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WALLACE: Congress headed home this week for its August recess. With deadlines approaching to fund the government for the next year, and to raise the dealt limit, or go into default.
I sat down with House Majority Leader Eric Cantor Friday to discuss where things stand.
WALLACE: Congressman Cantor, welcome back to "Fox News Sunday."
CANTOR: Chris, good to be on.
WALLACE: Let's start with the latest jobs numbers that are out Friday. The economy added 162,000 jobs in July. Unemployment dropped to 7.4 percent, the lowest in four and a half years. Factory production, home construction and auto sales are all up.
The July numbers are a bit disappointing, but overall, if you look over the last year, unemployment has gone from 8.1 percent to 7.4 percent. Isn't the overall trend positive?
REP. ERIC CANTOR, R -- VA, HOUSE MAJORITY LEADER: Well, Chris, for those who have found the job and gotten full-time work, I think all of us were happy for those people, and we want more of that to take place.
I think if you get into the details of the numbers, what we are seeing, though, is unequivocally the majority of the new jobs have been created, at least last year were part-time jobs, not full-time jobs. And we've also seen the labor participation rates, a number of people who actually are still in the market for jobs go down, which means there are an awful lot of Americans who have given up.
And that's really I think that's so critical right now is that we focus on seeing how we can fundamentally get this economy growing again so that people can find full-time jobs and we can take away the impediments of job creation like ObamaCare and some of the red tape and regulation coming out of this town.
WALLACE: OK. You talk about creating jobs. You talk about growing the economy. But you have spent the last week in the House working on and passing your agenda, a series of bills called Stop Government Abuse. Included in the bill, and let's put it up on the screen, block the IRS from endorsing ObamaCare, place limits on taxpayer-funded conferences, require Congress to approve new regulations that cost more that $100 million.
Here's what Democratic Congressman Elijah Cummings had to say about the way you spent the last week.
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REP. ELIJAH CUMMINGS, D - MD: Republicans are more interested in playing partisan games and advancing political messaging bills. Americans want Congress to focus on creating jobs and growing our economy.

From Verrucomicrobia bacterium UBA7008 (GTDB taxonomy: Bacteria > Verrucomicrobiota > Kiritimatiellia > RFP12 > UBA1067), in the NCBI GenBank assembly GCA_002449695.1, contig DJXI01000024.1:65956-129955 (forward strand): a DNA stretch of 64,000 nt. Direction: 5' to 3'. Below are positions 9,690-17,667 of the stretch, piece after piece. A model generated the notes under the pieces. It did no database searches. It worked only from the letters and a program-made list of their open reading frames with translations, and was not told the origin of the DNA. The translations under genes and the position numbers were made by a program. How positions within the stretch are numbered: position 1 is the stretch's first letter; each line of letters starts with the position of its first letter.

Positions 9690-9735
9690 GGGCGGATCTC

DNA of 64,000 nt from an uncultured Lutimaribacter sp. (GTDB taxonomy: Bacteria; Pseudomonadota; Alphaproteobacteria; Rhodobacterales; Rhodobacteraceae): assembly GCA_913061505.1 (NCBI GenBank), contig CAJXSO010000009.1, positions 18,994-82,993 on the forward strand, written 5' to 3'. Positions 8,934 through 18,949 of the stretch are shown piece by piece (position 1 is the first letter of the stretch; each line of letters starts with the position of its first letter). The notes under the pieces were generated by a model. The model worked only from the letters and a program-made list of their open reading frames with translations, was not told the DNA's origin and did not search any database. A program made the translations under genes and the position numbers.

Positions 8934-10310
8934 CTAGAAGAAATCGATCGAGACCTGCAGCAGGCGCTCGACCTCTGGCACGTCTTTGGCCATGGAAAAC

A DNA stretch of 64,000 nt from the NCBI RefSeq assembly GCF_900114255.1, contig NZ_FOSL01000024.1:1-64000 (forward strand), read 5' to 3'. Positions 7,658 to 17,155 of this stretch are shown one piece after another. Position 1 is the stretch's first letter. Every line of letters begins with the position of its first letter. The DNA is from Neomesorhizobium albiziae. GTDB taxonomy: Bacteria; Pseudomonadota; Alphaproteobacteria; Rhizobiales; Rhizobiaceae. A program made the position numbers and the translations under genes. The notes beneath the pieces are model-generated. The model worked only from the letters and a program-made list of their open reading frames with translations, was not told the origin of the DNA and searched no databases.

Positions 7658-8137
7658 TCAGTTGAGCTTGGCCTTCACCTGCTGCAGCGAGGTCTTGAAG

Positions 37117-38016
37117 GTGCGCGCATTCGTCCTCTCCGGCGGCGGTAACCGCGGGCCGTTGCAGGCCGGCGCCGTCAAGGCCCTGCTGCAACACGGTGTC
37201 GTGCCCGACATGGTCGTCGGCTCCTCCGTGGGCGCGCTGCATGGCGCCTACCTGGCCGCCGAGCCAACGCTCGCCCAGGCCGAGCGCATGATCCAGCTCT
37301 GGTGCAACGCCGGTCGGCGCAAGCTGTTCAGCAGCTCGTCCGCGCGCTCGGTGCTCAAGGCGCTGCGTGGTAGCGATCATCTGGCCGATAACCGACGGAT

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WALLACE: Is what you've been doing the best way to spend Congress's time when you are about to go on a recess for five full weeks?
CANTOR: Well, first of all, Chris, government doesn't create jobs. The private sector does. And what we have going on today is a real erosion of confidence on behalf of the American public in terms of their trust in government and frankly the faith in their economy.
And the kinds of bills that we brought to the floor this week, you mentioned the Raines Act. That was a bill that said, you know what, stop the bureaucrats from passing these massive regulations that are impeding the ability for our businesses to grow. Let's think about the people out there that actually are out of work because they don't have the proper skills and training. Stop burdening our economy.
That's what the purpose of the bills were this week, Chris. And the problem is, we don't get a lot of bipartisan support. We passed a bill that said bureaucrats shouldn't be allowed to give excessive bonuses right now. People ought to know that their taxpayer dollars are being spent wisely.
These are kinds of things that can rebuild confidence, long term progress in America. Growth in our economy is dependent on that.
WALLACE: But, Congressman, rightly or wrongly, none of these bills that you passed is going to become law. Your own members say they're not going to pass the Senate. The president won't sign them.
Let's talk reality. You haven't pass add farm bill. You've only passed four of 12 appropriations bills you are supposed to pass. We face a government shut down and a debt limit in the fall.
Again, is this the best time to spend your time, passing bills that aren't going to become law? And added question, with so much unfinished business, why not stick around instead of taking a five- week vacation?
CANTOR: Well, let me -- let me address and those. I mean, first of all, you've got the president now out giving campaign speeches as if we are in the middle of the presidential election again. These speeches that he's been giving over the last two weeks have nothing new in them. In fact, he's engaging in the blame game.
And when it is easy for the president to get progress going here now. He talks about job creation. We, in the House, we passed a bill that speaks to the fact that they are unemployed workers because they don't have the skills necessary. The president could pick up the phone and tell Harry Reid to bring the bill right up.